Granny square afghans have always been a favorite of mine; not only are they colorful, but they satisfy my thrifty nature. 

As a child of parents who were young adults during the Great Depression, "use it up, wear it out, make it do, or do without" was more than a saying--it was a way of life.

I made this afghan to use up the leftovers from other knitting projects. As I worked, I jotted down the steps I took so that I could share the pattern with you.


This is what I call the "Rose block". I prepared the samples with just one color of yarn so that you could easily see the stitches and how the blocks are made.










This is the "Daisy Block". 






And this is a close-up of the afghan.



To complete this project you will need to know how to create a chain stitch, single crochet, and double crochet. Just those three stitches.
Here are the directions for completing the two blocks:

Abbreviations:
SC – single crochet
DC – double crochet
YO – yarn over

Materials:
Worsted-weight yarn in colors of your choice
Crochet hook size G


Block with 6-Pointed Rose in Center
Chain 6. Join with slip stitch to form ring.

ROW 1 - Chain 3 (counts as first DC), then work 2 DC, holding back last loop of each stitch. YO and pull through all loops as once to form a cluster stitch. *Chain 5, create cluster stitch by working 3 DC in next stitch, holding back last loop of each DC. YO and pull through all loops at once to form a cluster stitch. Repeat from * 4 more times. End with Chain 5 and join at top of first cluster stitch. Change yarn to different color.

ROW 2 - Slip stitch to first Chain 5 loop. Chain 3 (counts as first DC). Work 4 more DC’s in Chain 5 loop. *Chain 1. Work 5C’s in next Chain 5 loop. Repeat from * 4 times more. Chain 1 and join at top of first Chain 3. Change yarn to different color.

ROW 3 – Slip stitch in any stitch. Chain 3 (counts as first DC). Work 1 DC in each DC in the round below and 2 DC in each Chain 1 loop. Join with slip stitch at end of round. (42 stitches) Change yarn to different color.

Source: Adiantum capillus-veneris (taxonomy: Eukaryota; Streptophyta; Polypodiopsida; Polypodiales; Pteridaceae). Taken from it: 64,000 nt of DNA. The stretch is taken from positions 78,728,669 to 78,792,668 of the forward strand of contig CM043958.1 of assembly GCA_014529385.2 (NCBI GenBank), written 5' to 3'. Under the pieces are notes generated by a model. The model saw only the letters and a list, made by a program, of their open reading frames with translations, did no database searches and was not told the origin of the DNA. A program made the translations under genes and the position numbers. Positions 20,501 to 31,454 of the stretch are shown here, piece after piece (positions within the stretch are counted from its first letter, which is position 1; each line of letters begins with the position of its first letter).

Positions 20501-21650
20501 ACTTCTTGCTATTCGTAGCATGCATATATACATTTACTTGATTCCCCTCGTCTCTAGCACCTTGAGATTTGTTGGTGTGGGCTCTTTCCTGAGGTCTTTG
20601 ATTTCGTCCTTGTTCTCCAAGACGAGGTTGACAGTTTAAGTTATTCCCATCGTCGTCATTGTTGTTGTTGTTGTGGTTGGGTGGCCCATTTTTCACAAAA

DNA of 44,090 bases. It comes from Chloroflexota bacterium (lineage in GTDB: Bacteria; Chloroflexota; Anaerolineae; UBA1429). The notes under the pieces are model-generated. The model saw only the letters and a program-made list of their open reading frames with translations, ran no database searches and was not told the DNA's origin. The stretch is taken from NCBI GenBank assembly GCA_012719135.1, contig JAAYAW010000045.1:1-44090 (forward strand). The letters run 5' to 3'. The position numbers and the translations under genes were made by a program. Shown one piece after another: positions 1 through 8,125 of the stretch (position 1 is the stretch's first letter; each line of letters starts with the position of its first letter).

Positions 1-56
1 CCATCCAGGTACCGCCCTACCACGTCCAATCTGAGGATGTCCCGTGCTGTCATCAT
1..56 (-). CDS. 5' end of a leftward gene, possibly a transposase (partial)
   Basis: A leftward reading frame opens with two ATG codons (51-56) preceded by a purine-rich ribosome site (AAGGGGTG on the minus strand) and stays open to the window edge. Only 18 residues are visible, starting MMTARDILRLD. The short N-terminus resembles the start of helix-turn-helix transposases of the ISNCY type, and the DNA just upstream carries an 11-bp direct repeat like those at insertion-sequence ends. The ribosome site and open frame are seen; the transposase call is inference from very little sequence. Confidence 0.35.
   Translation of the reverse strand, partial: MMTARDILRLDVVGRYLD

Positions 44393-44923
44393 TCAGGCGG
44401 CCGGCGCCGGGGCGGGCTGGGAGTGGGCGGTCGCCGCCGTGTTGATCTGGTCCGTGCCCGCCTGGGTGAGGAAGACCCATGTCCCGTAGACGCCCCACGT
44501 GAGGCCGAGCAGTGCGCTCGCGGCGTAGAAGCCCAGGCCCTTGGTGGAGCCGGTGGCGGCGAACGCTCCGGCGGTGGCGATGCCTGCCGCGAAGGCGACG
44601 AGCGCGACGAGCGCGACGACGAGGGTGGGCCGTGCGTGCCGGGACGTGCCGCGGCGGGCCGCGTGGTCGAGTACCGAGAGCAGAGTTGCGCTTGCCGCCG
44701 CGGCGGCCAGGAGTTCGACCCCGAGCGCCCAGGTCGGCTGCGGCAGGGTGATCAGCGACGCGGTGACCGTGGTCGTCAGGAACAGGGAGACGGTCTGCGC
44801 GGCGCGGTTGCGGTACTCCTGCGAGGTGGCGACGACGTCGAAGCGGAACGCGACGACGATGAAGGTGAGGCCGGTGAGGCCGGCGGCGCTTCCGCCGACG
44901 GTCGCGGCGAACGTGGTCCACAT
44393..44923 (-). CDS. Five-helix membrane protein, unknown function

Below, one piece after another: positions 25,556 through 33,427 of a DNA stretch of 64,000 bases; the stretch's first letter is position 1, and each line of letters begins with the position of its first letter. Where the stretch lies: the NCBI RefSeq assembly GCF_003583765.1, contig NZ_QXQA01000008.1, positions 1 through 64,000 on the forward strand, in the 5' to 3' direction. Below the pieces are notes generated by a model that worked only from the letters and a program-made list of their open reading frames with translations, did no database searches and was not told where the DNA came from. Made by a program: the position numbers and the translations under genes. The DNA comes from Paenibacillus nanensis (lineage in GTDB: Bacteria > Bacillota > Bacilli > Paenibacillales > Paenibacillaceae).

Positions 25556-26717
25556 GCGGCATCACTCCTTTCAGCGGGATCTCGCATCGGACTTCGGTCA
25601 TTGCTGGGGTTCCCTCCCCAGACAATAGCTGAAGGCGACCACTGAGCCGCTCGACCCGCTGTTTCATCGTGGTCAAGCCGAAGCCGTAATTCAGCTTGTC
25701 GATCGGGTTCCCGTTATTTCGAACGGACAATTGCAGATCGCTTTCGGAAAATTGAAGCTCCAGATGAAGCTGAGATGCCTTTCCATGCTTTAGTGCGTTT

ROW 4 – Slip stitch in any stitch to begin round. *SC in the first 2 stitches; 2 SC in next stitch. Repeat from * all around to complete row.  Join with slip stitch to join. (56 stitches). Change yarn to background color.

ROW 5 – Slip stitch in any stitch to begin round. Chain 3 (counts as first DC). Work 1 DC in each of the next 2 stitches. Chain 1, 1 DC in each of the next 3 stitches. *Chain 4, skip next stitch. *Work 1 DC in each of the next 3 stitches, chain 1, 1 DC in each of the next 3 stitches. Repeat from * 4 times. Chain 4. Slip stitch to join. Break off.


Block with 12-Pointed Daisy in Center
Chain 6. Join with slip stitch to form ring. Chain 1.

ROW 1 – Work 12 SC in ring. Join with slip stitch to join. Change yarn to different color.

ROW 2 – Chain 5 (counts as 1 DC and chain 2). *1 DC in next stitch, chain 1. Repeat from * 10 times. Chain 1. Slip stitch to join. Chain yarn to different color.

ROW 3 – Slip stitch to first chain 2 loop. Chain 3, then work 2 DC in same stitch, holding back last loop of each stitch. YO and pull through all loops as once to form a cluster stitch. *Chain 4, create cluster stitch by working 3 DC in next stitch, holding back last loop of each DC. YO and pull through all loops at once to form a cluster stitch. Repeat from * 10 more times. End with Chain 4 and slip stitch in top of first cluster stitch to join. Change yarn to different color.

ROW 4 – Slip stitch in any chain 4 loop. Work 4 SC in each loop. Slip stitch to join. Change yarn to background color.

ROW 5  – Slip stitch in any stitch to begin round. Chain 3 (counts as first DC). Work 1 DC in each of the next 2 stitches. Chain 1, 1 DC in each of the next 3 stitches. *Chain 4, skip next stitch. *Work 1 DC in each of the next 3 stitches, chain 1, 1 DC in each of the next 3 stitches. Repeat from * 4 times. Chain 4. Slip stitch to join. Break off.

A granny afghan can be made any size--from lap quilt up to California King bed (if you're really ambitious). Here is a layout of the afghan I made--in each hexagon R stands for the "Rose block" and D stands for the "Daisy block".


To complete the afghan you can sew the blocks together, or join the blocks as you complete Round 5

You may single crochet around all 4 sides of your completed afghan to create a smooth, finished edge, or if you want your afghan to look like my example, use the chevron method to add 6 rows of single crochet for a wide border.

Good luck!